As a single, I had the freedom to leave everything behind and follow my heart. After much prayer, I had decided that I wanted two things: first, to be a part of God’s work in reaching the Jewish people for Jesus; and second, to marry a Jewish man who shared my vision and calling. That spring I had no idea that within a year’s time God would graciously fulfill both my wishes!
In August of 1979 I packed up my car and headed west to attend Avodah as a volunteer. Along with the missionaries, I studied Hebrew and Judaica. I learned how to give a story and how to witness to unbelievers on the streets and college campuses.
One day as I was studying for a test in one of the headquarters offices, a young man popped his head into the room to see who was there. For a split second our eyes met, and I was not surprised when that very night Steve called and asked me out. One of the first things he said to me was that he had been praying for a wife with whom he could share his ministry. It didn’t take very long for me to realize that Steve was the person for whom I had been waiting. We went out for the first time on November 1, got engaged on New Year’s Eve and were married on April 19, 1980! We joined The Liberated Wailing Wall and for two years traveled in the U.S. and overseas, singing about Yeshua and preaching the gospel to our people.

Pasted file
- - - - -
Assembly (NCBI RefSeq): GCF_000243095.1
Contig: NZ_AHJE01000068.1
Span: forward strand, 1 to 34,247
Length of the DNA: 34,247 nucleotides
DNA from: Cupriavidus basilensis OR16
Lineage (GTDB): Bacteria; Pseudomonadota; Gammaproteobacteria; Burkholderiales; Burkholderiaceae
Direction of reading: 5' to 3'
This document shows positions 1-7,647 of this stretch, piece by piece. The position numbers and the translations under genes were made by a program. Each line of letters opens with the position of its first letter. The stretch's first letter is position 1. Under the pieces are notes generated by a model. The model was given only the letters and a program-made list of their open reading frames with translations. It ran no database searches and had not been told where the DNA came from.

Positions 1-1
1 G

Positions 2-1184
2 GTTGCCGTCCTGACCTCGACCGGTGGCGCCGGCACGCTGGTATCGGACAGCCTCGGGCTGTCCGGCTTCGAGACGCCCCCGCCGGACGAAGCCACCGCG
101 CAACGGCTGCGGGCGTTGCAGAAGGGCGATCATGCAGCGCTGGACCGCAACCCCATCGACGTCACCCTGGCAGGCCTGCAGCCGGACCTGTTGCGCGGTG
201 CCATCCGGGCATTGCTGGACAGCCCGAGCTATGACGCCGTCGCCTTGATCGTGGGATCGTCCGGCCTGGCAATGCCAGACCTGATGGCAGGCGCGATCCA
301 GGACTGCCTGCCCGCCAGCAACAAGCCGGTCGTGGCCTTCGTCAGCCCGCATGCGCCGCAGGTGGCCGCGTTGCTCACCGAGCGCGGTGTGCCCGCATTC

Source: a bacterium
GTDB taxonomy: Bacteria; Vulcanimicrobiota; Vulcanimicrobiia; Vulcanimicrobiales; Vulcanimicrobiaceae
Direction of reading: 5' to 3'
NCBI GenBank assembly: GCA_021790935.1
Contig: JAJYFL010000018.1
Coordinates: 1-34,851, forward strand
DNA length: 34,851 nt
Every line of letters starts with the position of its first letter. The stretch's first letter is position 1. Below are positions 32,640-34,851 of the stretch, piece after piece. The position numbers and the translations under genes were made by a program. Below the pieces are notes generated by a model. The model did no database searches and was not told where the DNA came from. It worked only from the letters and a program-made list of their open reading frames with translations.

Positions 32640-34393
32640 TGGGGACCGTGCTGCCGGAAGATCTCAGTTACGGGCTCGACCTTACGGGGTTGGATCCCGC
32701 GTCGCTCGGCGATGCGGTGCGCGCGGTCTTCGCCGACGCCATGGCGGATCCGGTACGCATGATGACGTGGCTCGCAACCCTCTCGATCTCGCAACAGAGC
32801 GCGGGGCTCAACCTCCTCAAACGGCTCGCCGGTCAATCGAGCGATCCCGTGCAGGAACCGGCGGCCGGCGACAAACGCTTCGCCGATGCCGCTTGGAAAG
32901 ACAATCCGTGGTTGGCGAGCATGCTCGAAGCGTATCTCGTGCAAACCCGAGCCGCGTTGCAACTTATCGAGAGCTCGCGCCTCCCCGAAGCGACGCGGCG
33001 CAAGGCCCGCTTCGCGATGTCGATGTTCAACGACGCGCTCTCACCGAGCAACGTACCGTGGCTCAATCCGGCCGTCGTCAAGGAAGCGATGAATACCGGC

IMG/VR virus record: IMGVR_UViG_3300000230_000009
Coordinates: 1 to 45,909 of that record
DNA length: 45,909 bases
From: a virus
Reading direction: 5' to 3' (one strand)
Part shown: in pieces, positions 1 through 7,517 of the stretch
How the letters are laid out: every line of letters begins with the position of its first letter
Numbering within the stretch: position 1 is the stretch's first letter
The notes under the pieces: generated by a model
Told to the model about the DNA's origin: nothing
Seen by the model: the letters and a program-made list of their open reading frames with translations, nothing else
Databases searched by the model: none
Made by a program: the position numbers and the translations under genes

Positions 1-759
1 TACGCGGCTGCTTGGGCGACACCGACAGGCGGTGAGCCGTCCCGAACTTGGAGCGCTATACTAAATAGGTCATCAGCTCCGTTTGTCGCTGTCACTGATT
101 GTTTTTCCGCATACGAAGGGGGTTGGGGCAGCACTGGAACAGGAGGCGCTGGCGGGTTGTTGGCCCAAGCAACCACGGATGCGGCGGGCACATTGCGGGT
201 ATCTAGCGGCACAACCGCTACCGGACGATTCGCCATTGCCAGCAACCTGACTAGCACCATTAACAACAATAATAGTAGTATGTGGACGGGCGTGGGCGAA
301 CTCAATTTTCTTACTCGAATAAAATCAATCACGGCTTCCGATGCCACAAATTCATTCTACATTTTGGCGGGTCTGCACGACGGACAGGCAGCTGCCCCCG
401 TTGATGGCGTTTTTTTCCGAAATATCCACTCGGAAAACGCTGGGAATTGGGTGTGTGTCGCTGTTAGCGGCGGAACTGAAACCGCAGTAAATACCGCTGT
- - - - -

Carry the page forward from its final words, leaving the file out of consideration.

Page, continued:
Our first son Aaron was born in 1982. David came along in 1984, and Hannah arrived in 1986. Those were busy years as Steve adjusted to being a branch missionary in Los Angeles and I adjusted to the joys of motherhood. During that time I helped to develop a messianic mom’s group and also sang with the Los Angeles Liberated Wailing Wall.
In 1987 our family moved to Boston, where Steve is now the branch leader. I continue to be very involved in the Jews for Jesus ministry. In 1991 I became the convenor of the Jews for Jesus Youth Commission. We meet three times a year to brainstorm, develop strategy and write materials to reach Jewish children for Yeshua.
All three of our own children have accepted the Lord, and just recently Aaron said that he would like to be a missionary in Israel! Boston is a wonderful place to raise a family and tell Jewish people about Jesus.